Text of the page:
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These Bodies Keep Mummifying in San Bernardo and No One Can Explain Why

Photo Credit: Juancho Torres / Getty Images
Photo Credit: Juancho Torres / Getty Images

Located deep within the mountains of Colombia, a cemetery experiences a unique phenomenon. Every year, when its vaults are opened, the mummified bodies of the deceased are discovered. However, the strange thing is that no one can explain why they become mummified. To this day, the mystery continues.

The mummies of San Bernardo

A mummified body on display.
A body displayed at the San Bernardo cemetery. (Photo Credit: Juancho Torres / Getty Images)

The small town of San Bernardo, located high up in the Andes Mountains, has a cemetery that sees a lot of turnaround in its occupants. That is because officials have to remove the bodies previously interred within its vaults to make way for new ones. When these bodies come out of the vaults, for most, their hair, eyes, and clothes are still intact, a result of the bodies mysteriously mummifying!

The cemetery had first opened in 1960, quickly receiving its first tenants, and by 1963, the first mummy was discovered. As the years carried on, more and more bodies were found to be mummified, and by the 1980s, about 50 mummies were being identified each year. “When all this began, people were a little incredulous about what was happening,” Rocio Vergara, the cemetery’s Museum of Mummies guide, explained. “They thought these were going to be isolated events. As time went on, it became more and more frequent to find bodies in this condition.”

Nowadays, the number of mummified bodies has dropped to around five annually.

Theories as to why they mummify have arisen

Two child mummies on display.
Two young mummies on display in a mausoleum, in San Bernardo, Colombia. (Photo Credit: Yair Suárez / Anadolu Agency / Getty Images)

While there is no concrete explanation as to why these bodies mummify when interred at the cemetery, several theories have circulated. Interestingly, the town’s two other nearby cemeteries saw zero cases of mummification, making the phenomenon directly related to the above-ground vaults.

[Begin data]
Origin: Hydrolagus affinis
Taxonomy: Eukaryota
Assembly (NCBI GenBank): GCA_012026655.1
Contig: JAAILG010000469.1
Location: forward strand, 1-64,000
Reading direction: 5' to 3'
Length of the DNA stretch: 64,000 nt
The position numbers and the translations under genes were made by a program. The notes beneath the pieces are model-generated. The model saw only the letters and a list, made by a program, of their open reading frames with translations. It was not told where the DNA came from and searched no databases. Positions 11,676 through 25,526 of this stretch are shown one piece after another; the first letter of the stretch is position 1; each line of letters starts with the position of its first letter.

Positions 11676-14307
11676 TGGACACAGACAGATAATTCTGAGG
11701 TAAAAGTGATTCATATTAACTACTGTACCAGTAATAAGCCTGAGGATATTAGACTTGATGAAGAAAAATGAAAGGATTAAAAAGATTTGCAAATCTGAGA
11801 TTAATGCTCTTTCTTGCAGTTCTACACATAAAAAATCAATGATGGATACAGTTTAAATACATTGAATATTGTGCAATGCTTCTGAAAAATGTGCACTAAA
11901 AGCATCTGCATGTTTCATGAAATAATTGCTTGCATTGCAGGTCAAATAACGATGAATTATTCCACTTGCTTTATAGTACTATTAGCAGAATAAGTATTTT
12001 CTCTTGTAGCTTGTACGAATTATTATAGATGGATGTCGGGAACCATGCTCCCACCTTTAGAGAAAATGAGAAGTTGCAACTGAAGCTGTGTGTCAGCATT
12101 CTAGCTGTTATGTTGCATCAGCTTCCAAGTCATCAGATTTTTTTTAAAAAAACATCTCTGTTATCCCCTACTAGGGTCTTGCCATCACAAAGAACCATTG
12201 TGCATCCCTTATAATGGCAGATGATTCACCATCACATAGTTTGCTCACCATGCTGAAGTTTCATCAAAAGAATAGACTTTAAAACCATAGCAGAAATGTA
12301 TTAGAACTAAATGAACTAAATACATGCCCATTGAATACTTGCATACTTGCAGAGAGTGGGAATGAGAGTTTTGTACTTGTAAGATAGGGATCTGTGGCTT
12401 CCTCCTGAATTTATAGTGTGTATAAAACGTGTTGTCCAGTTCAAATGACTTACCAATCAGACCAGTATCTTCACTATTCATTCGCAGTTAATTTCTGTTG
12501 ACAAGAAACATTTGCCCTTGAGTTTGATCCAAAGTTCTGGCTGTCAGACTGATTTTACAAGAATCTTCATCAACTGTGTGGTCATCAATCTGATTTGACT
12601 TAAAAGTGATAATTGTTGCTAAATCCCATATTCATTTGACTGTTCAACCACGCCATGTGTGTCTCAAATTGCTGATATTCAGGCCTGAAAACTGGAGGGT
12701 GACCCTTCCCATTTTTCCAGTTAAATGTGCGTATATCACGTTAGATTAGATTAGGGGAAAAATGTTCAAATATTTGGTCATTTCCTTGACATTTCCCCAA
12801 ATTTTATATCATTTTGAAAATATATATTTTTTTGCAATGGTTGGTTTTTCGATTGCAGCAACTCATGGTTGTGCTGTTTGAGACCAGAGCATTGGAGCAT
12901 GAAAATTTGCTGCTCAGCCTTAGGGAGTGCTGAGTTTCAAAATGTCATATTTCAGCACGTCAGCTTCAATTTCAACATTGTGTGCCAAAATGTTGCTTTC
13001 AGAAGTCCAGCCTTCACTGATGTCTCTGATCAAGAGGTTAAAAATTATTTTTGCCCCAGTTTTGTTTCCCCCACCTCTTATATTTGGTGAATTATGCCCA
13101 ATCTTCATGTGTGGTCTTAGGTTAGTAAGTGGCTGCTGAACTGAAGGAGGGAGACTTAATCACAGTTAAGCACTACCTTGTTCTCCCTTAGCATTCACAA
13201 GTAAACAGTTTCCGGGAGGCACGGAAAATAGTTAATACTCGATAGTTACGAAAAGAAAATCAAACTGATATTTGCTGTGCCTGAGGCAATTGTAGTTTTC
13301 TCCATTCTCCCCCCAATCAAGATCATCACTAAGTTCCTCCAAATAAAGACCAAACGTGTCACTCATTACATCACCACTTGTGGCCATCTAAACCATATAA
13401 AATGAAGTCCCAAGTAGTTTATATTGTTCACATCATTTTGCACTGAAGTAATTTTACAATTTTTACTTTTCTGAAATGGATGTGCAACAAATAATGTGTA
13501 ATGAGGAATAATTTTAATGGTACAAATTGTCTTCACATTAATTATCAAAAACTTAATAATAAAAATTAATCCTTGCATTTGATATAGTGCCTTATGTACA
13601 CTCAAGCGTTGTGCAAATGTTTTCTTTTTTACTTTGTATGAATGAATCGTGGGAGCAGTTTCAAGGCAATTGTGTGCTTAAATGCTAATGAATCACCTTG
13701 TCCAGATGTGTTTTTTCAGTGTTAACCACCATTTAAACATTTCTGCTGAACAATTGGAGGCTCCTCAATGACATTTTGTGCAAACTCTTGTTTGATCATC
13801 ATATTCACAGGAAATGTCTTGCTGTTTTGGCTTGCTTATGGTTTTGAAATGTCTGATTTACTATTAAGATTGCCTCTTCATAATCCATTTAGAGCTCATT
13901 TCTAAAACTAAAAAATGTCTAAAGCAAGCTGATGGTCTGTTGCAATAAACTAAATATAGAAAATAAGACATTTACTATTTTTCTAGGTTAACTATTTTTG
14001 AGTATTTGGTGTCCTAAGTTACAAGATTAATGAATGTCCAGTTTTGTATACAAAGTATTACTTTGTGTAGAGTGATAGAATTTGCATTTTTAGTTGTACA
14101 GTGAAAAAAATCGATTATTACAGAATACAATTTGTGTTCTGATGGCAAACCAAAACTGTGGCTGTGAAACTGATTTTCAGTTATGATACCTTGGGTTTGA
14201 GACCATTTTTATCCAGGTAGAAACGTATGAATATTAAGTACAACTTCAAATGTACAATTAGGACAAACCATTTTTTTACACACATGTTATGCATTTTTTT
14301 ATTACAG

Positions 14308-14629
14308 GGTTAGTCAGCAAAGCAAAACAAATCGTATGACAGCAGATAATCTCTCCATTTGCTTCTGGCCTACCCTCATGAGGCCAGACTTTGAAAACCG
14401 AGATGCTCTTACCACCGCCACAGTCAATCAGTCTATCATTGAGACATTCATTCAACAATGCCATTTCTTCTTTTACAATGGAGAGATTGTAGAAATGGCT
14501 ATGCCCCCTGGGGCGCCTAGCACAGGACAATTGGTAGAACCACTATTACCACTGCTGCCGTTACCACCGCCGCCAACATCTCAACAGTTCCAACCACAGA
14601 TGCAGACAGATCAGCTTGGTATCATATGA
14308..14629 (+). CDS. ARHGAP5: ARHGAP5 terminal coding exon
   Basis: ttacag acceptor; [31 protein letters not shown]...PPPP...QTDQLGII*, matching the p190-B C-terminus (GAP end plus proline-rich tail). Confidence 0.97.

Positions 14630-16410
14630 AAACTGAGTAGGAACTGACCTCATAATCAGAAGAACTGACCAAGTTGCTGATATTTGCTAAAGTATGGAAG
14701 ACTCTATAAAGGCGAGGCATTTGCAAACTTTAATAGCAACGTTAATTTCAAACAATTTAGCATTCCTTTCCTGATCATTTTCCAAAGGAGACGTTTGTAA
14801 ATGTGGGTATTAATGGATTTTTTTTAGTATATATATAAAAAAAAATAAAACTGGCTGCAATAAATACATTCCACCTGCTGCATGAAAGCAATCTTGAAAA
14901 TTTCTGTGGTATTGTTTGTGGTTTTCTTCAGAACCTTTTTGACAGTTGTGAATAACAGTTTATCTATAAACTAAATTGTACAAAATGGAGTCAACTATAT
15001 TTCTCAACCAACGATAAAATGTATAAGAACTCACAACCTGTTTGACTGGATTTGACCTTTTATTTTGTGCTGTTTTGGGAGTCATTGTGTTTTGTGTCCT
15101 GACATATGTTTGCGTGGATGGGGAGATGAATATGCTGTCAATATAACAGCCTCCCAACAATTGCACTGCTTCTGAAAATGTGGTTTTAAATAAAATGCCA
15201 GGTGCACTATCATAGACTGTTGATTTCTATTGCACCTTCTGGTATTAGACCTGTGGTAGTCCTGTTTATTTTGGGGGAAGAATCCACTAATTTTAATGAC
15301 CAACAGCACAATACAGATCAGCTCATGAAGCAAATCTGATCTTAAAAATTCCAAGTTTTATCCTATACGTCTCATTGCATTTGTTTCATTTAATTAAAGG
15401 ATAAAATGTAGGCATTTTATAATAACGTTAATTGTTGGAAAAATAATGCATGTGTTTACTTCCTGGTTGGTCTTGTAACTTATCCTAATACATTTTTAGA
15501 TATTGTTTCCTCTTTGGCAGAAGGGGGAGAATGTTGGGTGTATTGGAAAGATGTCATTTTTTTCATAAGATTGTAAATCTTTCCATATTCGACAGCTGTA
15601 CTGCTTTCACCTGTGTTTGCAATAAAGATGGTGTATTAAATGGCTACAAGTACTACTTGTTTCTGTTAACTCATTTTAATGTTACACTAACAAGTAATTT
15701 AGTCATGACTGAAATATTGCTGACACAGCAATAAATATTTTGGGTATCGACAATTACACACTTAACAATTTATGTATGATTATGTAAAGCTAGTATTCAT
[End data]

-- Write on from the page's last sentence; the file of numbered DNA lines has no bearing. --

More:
Many locals wonder if the mummification process is a reward received in death, given by the gods, while others wonder if it is rather a punishment. More scientifically, some believe that the local diet, which uniquely includes the uncommon guatila and the balu fruits frequently consumed in the area, might explain the cause of the mummification. However, this does little to explain how the clothes of the deceased remain relatively intact alongside their bodies.

Another theory is the location of the vaults. As they are located on a mountain slope, some say that their high altitude and exposure to different winds and temperatures could explain what happens to the bodies. “The wind is constantly blowing as it is hot,” said Daniela Betancourt, an anthropologist at the National University of Colombia. “It is possible to assume that the vaults work like an oven … they dehydrate you.”

Ultimately, there has been little research done to explain why these bodies come out mummified. “There has been a lack (of) studies about what is happening and what specific conditions are the ones that cause people to mummify,” Betancourt explained.

Exhumed bodies have two options

A mummified body on display.
A mummy on display in a mausoleum, in San Bernardo, Colombia. (Photo Credit: Yair Suárez / Anadolu Agency / Getty Images)

You are probably wondering what happens to the bodies that have been mummified and have been removed from the vaults. Well, the families of the deceased have a couple of options for what they can do with the bodies of their loved ones. They can either have them cremated and do with their ashes what they please, or they can have the mummies moved into a museum for preservation.

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For many, the latter seems like the most fitting option. “If God wanted to preserve her,” explained Clovisnerys Bejarano, daughter of one of those now in the museum, “it must be for a reason.” As a result, there are now more than a dozen mummies at the cemetery’s museum, where a mausoleum was built to preserve and display those donated.

Samantha Franco

Samantha Franco is a Freelance Content Writer who received her Bachelor of Arts degree in history from the University of Guelph, and her Master of Arts degree in history from the University of Western Ontario. Her research focused on Victorian, medical, and epidemiological history with a focus on childhood diseases. Stepping away from her academic career, Samantha previously worked as a Heritage Researcher and now writes content for multiple sites covering an array of historical topics.

In her spare time, Samantha enjoys reading, knitting, and hanging out with her dog, Chowder!